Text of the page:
r^{(s)} \exp \left[ -\sum_{i=1}^D  \alpha_i^{(s)} |x_i-y_i|
\right]. Here, r(s) is the site-specific synonymous substitution rate, and the site-specific parameters \alpha_i^{(s)} represent the importance of property i: when \alpha_i^{(s)}=0, selection is neutral with respect to that property, while positive values of \alpha_i^{(s)} cause the property to be conserved. Small positive values of \alpha_i^{(s)} mean that conservative changes are tolerated but not radical changes, but as \alpha_i^{(s)} increases, purifying selection starts affecting even conservative changes.

If substitutions that are radical with respect to property i are accelerated relative to substitutions that are conservative with respect to i, the exponential parameterization applies, and fitting the model to a site under positive selection will result in \alpha_i^{(s)}<0.

Sets of amino acid properties

PRIME currently supports two predefined sets of 5 amino-acid properties: the five empirically measured properties used by Conant et al. [4] and the five composite properties proposed by Atchley et al. [3]. The latter were obtained by applying a dimensionality reduction technique based on factor analysis to a large set of 494 empirically measured attributes.

Property interpretation
Property 1 2 3 4 5
Conant-Stadler[4] Chemical Composition Polarity Volume Iso-electric point Hydropathy
Atchley et al[3] Polarity index Secondary structure factor Volume Refractivity/Heat Capacity Charge/ Iso-electric point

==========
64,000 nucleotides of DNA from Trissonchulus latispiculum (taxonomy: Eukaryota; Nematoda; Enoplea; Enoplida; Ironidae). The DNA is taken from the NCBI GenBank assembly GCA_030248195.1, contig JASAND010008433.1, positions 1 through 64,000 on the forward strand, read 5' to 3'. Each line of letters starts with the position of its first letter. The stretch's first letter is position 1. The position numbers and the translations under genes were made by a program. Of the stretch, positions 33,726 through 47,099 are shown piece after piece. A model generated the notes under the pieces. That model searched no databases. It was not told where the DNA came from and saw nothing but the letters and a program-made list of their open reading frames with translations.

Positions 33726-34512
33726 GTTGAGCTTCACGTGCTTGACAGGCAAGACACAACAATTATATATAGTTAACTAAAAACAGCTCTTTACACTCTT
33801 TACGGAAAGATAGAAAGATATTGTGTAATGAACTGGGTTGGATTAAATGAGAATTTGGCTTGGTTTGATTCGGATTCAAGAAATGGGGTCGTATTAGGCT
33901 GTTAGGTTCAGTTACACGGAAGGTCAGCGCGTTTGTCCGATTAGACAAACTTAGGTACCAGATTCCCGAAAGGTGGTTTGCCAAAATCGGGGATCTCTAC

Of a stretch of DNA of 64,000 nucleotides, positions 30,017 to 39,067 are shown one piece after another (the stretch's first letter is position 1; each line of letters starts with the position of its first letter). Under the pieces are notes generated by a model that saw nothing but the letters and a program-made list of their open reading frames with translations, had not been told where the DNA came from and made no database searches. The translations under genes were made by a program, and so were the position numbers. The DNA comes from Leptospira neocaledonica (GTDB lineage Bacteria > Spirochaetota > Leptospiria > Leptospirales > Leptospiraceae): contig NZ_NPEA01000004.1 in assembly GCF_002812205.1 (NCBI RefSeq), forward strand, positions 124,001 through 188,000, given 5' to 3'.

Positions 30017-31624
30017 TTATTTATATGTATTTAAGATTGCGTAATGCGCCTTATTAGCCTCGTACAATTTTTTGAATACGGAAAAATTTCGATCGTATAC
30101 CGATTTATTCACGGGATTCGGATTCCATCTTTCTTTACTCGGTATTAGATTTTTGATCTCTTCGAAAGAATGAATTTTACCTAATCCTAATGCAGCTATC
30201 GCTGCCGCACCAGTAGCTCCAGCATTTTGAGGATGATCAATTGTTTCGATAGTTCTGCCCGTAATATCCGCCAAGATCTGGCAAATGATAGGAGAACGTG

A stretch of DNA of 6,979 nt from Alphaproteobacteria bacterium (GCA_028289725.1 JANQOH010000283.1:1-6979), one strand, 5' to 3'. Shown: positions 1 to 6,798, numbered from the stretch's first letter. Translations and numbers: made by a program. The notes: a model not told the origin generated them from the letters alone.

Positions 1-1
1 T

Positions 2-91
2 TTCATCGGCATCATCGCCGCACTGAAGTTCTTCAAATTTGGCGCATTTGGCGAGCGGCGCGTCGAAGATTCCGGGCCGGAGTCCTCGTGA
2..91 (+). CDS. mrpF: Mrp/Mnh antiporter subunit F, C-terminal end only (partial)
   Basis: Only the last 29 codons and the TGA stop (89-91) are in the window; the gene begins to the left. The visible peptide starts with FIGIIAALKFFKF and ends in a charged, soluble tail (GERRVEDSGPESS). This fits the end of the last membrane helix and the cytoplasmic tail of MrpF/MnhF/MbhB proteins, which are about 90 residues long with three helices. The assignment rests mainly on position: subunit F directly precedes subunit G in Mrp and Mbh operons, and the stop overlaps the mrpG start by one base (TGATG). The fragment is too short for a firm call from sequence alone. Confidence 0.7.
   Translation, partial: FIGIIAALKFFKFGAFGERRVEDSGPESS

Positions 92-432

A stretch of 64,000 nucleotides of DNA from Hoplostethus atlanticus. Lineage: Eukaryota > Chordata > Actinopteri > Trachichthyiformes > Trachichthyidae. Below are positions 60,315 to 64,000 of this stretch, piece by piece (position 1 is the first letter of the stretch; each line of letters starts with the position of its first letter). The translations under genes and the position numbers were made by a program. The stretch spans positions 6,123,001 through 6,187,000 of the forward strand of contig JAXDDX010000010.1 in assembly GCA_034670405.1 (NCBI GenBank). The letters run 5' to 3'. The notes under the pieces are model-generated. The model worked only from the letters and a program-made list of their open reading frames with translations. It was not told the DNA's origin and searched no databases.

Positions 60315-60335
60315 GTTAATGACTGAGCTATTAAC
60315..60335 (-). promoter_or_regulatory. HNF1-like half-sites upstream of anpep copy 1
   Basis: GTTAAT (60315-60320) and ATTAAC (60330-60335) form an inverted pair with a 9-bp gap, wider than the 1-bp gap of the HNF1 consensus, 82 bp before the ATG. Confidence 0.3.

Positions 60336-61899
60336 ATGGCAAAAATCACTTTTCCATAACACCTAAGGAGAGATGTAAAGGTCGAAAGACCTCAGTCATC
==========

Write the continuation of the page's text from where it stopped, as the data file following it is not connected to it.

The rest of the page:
Fitting and testing

  • Fitted a simple codon model to an alignment to estimate nucleotide substitution biases and alignment-wide branch lengths: these parameters will be held constant at those estimates for subsequent analyses (all see FUBAR)
  • For each site, we fit the 6-parameter model described by -- the full model, with parameters r(s) (synonymous rate, relative to the alignment average) and \alpha^{(s)}_1,\ldots,\alpha^{(s)}_5 (five property weights) -- and five null models, each of which constrains one of the \alpha^{(s)}_i to 0 and thereby tests whether or not there is evidence that change in this property is important at site s.
  • Each individual null model is compared to the full model by a likelihood ratio test using the \chi^2_1 distribution to assess significance. Previous applications of FEL in similar modeling contexts suggest that this test statistic is appropriate, albeit somewhat conservative for small datasets (e.g. [1]). Because multiple tests are performed on the same data (a single site), we employ the Holm-Bonferroni procedure to control the family-wise false positive rate (at a site). We also report q-values based on the False Discovery Rate calculation by the procedure of Benjamini and Hochberg.

References

  1. 1.0 1.1 Sergei L. Kosakovsky Pond and Simon D. W. Frost Not So Different After All: A Comparison of Methods for Detecting Amino Acid Sites Under Selection Mol Biol Evol (May 2005) 22(5): 1208-1222 first published online February 9, 2005 doi:10.1093/molbev/msi105
  2. Murrell B, Wertheim JO, Moola S, Weighill T, Scheffler K, et al. (2012) Detecting Individual Sites Subject to Episodic Diversifying Selection. PLoS Genet 8(7): e1002764. doi:10.1371/journal.pgen.1002764
  3. 3.0 3.1 3.2 William R. Atchley, Jieping Zhao, Andrew D. Fernandes, and Tanja Drüke Solving the protein sequence metric problem PNAS 2005 102 (18) 6395-6400; published ahead of print April 25, 2005, http://dx.doi.org/doi:10.1073/pnas.0408677102
  4. 4.0 4.1 Gavin C. Conant, Günter P. Wagner, Peter F. Stadler Modeling amino acid substitution patterns in orthologous and paralogous genes Molecular Phylogenetics and Evolution, Volume 42, Issue 2, February 2007, Pages 298–307 http://dx.doi.org/10.1016/j.ympev.2006.07.006